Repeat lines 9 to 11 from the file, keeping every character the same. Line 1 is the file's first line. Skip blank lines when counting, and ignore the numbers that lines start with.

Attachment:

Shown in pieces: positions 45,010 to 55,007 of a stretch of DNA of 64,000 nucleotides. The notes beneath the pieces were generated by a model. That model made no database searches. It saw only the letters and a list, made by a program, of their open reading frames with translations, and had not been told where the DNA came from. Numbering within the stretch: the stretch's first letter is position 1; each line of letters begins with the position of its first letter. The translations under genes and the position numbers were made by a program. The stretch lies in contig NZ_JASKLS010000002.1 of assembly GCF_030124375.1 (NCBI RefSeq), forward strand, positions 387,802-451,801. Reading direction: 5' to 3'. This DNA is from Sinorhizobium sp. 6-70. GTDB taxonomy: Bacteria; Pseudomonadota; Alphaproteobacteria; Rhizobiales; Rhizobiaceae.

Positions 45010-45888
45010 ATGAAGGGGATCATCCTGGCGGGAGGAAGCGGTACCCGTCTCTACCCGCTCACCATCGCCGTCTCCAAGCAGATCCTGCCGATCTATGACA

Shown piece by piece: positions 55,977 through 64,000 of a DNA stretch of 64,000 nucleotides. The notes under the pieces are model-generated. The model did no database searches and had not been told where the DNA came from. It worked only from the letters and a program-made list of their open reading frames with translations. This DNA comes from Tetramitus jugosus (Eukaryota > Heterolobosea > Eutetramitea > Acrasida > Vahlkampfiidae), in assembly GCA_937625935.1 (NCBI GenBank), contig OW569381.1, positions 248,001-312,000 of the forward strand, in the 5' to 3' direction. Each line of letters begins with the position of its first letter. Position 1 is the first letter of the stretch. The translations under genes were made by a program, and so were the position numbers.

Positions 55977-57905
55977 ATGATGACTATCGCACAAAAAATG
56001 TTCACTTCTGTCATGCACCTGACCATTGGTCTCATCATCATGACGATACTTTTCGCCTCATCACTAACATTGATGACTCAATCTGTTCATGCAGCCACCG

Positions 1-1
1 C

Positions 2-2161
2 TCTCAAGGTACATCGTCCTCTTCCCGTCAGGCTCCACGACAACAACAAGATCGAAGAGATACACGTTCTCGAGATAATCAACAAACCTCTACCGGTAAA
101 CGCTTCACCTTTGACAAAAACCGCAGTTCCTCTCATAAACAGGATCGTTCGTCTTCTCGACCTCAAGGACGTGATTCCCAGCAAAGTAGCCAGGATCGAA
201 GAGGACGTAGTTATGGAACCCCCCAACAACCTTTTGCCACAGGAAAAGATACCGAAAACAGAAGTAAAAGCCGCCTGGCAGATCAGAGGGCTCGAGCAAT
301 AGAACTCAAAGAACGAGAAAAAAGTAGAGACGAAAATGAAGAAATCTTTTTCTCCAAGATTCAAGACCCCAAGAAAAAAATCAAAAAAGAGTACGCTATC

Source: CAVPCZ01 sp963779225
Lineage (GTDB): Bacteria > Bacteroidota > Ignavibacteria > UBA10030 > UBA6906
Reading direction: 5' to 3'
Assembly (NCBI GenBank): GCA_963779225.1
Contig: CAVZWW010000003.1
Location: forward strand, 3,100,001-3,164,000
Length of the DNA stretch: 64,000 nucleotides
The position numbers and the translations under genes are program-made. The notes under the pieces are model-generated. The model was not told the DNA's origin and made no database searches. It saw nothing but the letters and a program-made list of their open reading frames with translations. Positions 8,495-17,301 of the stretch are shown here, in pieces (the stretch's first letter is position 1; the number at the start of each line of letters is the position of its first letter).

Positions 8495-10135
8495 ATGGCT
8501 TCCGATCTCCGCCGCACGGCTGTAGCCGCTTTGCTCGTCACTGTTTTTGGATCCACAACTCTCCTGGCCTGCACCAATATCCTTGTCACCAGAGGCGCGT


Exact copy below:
1 C

Positions 2-2161
2 TCTCAAGGTACATCGTCCTCTTCCCGTCAGGCTCCACGACAACAACAAGATCGAAGAGATACACGTTCTCGAGATAATCAACAAACCTCTACCGGTAAA